Earlier this year, Samsung announced that it would allow Galaxy device owners the option to repair their gadgets themselves. A few months later, the company’s self-repair program has finally gone live. Launching for the Galaxy S21 and S20 lines of smartphones, as well as the Tab S7 Plus, device owners won’t need to discard their smartphones and tablets if they’re malfunctioning. Instead, they can purchase repair parts and tools for quick, do-it-yourself fixes.
While device repair might sound like a daunting endeavor, Samsung is providing full access to online repair guides that give step-by-step instructions on how to fix specific issues and replace crucial elements. Additionally, replacement parts and repair tools will be available through a handful of retailers, including iFixit, Samsung 837, and Samsung retail stores.
If you’re not looking to perform device “surgery” yourself, the self-repair program also offers a few different ways for you to connect with professionals to do repairs for you. Device owners can have their tech fixed through in-store repairs, “We Come to You” services, mail-in repairs, and other licensed Samsung service providers. This means that no matter who you are, you can get your devices fixed instead of having to bear the cost of buying a new one.
When it comes to the price of the substitute pieces, Samsung will sell them to you at the same price as the company sells to affiliate repair providers. Depending on what sort of parts you’ll need, the price of repairing your smartphone or tablet can vary, but it’ll likely be much less than having to purchase a brand-new one.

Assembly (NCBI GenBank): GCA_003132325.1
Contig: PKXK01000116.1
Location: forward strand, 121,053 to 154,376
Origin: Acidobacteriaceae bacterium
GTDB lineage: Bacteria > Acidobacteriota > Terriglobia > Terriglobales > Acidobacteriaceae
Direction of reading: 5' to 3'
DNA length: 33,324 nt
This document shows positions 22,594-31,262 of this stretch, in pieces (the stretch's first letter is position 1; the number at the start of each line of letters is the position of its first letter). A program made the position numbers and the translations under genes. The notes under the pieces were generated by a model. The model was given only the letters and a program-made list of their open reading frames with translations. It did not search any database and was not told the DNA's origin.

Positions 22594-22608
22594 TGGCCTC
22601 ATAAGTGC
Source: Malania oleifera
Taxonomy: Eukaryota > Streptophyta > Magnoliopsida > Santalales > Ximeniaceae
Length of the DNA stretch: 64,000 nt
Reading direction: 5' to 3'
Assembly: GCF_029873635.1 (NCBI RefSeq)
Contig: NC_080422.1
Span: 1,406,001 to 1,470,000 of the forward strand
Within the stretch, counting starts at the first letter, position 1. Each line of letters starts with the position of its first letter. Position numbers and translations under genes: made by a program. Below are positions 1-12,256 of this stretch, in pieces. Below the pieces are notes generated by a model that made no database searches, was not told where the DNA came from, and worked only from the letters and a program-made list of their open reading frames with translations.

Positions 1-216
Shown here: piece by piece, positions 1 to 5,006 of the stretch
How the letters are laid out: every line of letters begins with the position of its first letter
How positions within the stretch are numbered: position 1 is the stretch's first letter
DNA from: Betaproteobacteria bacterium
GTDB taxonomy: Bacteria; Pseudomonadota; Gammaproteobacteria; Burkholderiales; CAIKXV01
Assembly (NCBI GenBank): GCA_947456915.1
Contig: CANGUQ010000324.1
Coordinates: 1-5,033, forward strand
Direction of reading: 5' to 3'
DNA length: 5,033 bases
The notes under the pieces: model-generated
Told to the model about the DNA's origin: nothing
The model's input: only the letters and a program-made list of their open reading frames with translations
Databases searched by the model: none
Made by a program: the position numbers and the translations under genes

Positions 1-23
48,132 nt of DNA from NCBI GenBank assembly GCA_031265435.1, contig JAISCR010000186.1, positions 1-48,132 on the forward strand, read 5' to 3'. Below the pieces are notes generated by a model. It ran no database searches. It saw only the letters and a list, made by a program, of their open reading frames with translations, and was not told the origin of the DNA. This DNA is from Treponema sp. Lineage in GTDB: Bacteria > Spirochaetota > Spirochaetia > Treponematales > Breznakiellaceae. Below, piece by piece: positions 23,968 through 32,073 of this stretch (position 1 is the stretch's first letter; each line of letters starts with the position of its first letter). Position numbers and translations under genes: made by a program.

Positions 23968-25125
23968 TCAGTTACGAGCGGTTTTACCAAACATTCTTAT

In addition to lowering the cost of device replacement, Samsung’s self-repair program also helps limit the amount of tech waste that has quickly become a major contributor to landfills. It’s nice to see Samsung taking steps to cut consumer costs and help the environment, just as Apple did in 2021 through recycling pieces and repairing devices.
While, currently, the only devices eligible for Samsung’s service are the smartphones in the Galaxy S21 and S20 lines and the Tab S7 Plus, Samsung has plans to expand the service to more of its devices in the future. If you have an eligible device mentioned above, the self-repair program is available starting today.
- Samsung’s next foldable might be a ‘Galaxy Z Tab’ tablet
- Samsung’s One UI 5 beta is already available for some Galaxy S22 owners
- Galaxy S23: Everything we know about Samsung’s 2023 flagship
- What I love (and regret) about ditching the Galaxy S22 Ultra for the iPhone 13 Pro Max
- Why Samsung and Qualcomm’s deal makes the Galaxy S23 way more exciting